• Auto-Magnify/AF Assist enlarges the image in the viewfinder for easier manual focusing. This feature requires the AF/MF switch of the Canon EF mount lens to be set to the MF position and also requires a Canon EF mount lens that supports distance information. Auto-Magnify/AF Assist is disabled in Green mode.
  • High performance 32-bit processor and efficient switched-mode power supply.
  • Compatible with Sony E-mount full frame cameras such as the Sony A7, A7R and A7S. The Mark IV adapter supports auto “APS-C Size Capture” with EF-S lenses as well.
  • Supports distance and zoom display on VG and FS series camcorders and auto magnify on lenses that support distance information
  • Compatible with select fully manual lenses which have no electrical contacts.
  • Both camera-side and lens-side of the adapter are made of brass, precision-machined and plated with chromium.
  • Precise fit and solid connection – lens has no play, gap or wiggling when mounted on adapter and no adjustments are required to fit your lens.
  • Designed to reach infinity focus while maintaining the correct registration distance required to maintain optical quality of CRC lenses or lenses with floating elements.
  • Metabones uses matte-black treatment to keep internal reflection to a minimum in order to maintain the maximum optical quality possible with the lens.
  • Satin surface finish matches lens and camera mounts.
  • A third party zoom lens may need to be registered with the Smart Adapter first in order to detect its maximum aperture. Autofocus is disabled for most third-party lenses.
  • Only Canon-branded lenses introduced in or after 2006 are officially supported. Autofocus may be disabled for older Canon lenses and most third-party lenses, including most Sigma, Tamron and Tokina lenses and all Contax N lenses modified by Conurus.
  • The adapter’s tripod foot is detachable and compatible with Arca Swiss-style Quick-release heads.

Read more at Brian Smith Pictures | Metabones Smart Adaptor IV at B&H Photo

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A Summary of Sigma Lens Rumors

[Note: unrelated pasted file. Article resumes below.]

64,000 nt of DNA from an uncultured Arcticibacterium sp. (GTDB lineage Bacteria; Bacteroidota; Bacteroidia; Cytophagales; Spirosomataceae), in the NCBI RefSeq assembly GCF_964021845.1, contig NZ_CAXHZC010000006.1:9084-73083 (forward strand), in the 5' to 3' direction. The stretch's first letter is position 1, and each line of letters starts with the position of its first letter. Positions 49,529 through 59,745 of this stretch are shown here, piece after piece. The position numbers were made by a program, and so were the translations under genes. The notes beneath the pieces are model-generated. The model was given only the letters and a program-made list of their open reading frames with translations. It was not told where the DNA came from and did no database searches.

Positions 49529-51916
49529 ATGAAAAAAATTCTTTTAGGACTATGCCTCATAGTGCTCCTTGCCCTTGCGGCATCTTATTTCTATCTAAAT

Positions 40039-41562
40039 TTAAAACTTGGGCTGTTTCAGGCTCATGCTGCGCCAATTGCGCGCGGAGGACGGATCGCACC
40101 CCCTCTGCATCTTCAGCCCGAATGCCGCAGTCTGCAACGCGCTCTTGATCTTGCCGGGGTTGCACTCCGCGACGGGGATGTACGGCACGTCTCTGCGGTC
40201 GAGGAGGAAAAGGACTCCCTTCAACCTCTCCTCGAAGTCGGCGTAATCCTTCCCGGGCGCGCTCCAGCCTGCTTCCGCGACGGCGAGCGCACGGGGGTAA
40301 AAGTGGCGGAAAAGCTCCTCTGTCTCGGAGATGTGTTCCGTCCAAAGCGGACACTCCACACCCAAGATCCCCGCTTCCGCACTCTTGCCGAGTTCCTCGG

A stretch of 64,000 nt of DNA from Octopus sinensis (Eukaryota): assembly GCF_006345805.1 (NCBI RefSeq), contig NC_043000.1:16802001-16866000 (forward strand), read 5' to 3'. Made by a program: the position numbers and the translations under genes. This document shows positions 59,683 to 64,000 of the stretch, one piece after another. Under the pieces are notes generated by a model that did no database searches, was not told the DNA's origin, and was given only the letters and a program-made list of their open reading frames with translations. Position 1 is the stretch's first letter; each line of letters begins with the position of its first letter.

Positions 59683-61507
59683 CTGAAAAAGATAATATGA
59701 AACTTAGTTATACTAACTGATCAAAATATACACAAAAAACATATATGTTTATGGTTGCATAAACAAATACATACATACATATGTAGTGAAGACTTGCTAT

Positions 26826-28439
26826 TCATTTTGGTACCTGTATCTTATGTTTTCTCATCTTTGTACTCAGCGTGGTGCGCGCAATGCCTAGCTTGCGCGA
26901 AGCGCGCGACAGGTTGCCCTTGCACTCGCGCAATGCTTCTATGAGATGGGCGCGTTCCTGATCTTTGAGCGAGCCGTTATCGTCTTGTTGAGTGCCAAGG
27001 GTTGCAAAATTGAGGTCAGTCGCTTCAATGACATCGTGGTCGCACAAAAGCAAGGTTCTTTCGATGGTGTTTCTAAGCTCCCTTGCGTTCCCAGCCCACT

A Summary of Sigma Lens Rumors

A summary with the probability of upcoming Sigma lenses has appeared on sigma-rumors.com. Most of the lenses mentioned have been written about here in the past. Sigma’s focus over the last 2 years has been on high quality and affordable offerings, there’s no reason to think that won’t continue.

The most likely lenses to appear next would be:

  • 24mm f/1.4 DG ART
  • 85mm f/1.4 DG ART

Both of these lenses have a chance to appear at Photokina in a couple of months. I’d say the 85mm f/1.4 is a given, but the 24mm f/1.4 could fall to later this year or early 2015. With Zeiss expected to announce their Otus 85mm f/1.4 in September, Sigma could play spoiler with an optically great lens with autofocus at a much cheaper price.

The other lenses according to the site with the highest probability of happening are:

  • 24-70mm f/2 DG ART
  • 300-600mm f/? OS Sport

We’ve heard about both of these in the past, and I’m inclined to believe the supertelephoto zoom is definitely something Sigma is developing. The 24-70mm f/2, I’m not 100% sure on. If Sigma wants to differentiate themselves from the Canon and Nikon offerings, then such a lens would do the trick.

Read more at the Sigma Rumors roundup

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The Saga of the Sigma 120-300 f/2.8 OS Sport

The Saga of the Sigma 120-300 f/2.8 OS Sport

A Canon Rumors reader “JerseyShooter” has been working with Sigma to improve the performance with Canon’s APS-H flagship cameras, the EOS-1D Mark III & EOS-1D Mark IV.

Back in October of 2013, JerseyShooter started a blog documenting the issues he was having with the lens on a blog. He worked directly with Sigma and it looks like it has paid off with the firmware that was released yesterday to improve the performance with both of the mentioned cameras.

There have been other issues with the lens that he is documenting on the blog as well.

For the record, JerseyShooter is an employed professional photographer.

Read the blog about the Sigma 120-300 f/2.8 OS Sport

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Sigma 120-300 f/2.8 DG OS HSM for Canon Firmware Update

Sigma 120-300 f/2.8 DG OS HSM for Canon Firmware Update

We are pleased to inform you the SIGMA 120-300mm f/2.8 DG OS HSM F/CANON Firmware Update is now available.
 
This firmware update allows you to use the SIGMA USB DOCK with the SIGMA 120-300mm f/2.8 DG OS HSM F/CANON. If you have the products mentioned below, please start up SIGMA Optimization Pro and then operate lens firmware update.
 
Applicable products: SIGMA 120-300mm f/2.8 DG OS HSM S013 F/CANON
 
Benefits of this firmware update:

  • It has improved the Auto Focus speed of “Standard” and “Speed-priority” modes.
  • It has improved the focus accuracy when it is mounted on Canon EOS-1D Mark III or Canon EOS-1D Mark IV.

Please update to SIGMA Optimization Pro Ver1.2 before operating firmware update of SIGMA 120-300mm f/2.8 DG OS HSM S013 F/CANON.

SIGMA Optimization Pro Download Page | Sigma 120-300 f/2.8 DG OS HSM at B&H Photo

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Tamron 28-300MM F/3.5-6.3 DI VC PZD Full Frame Lens Official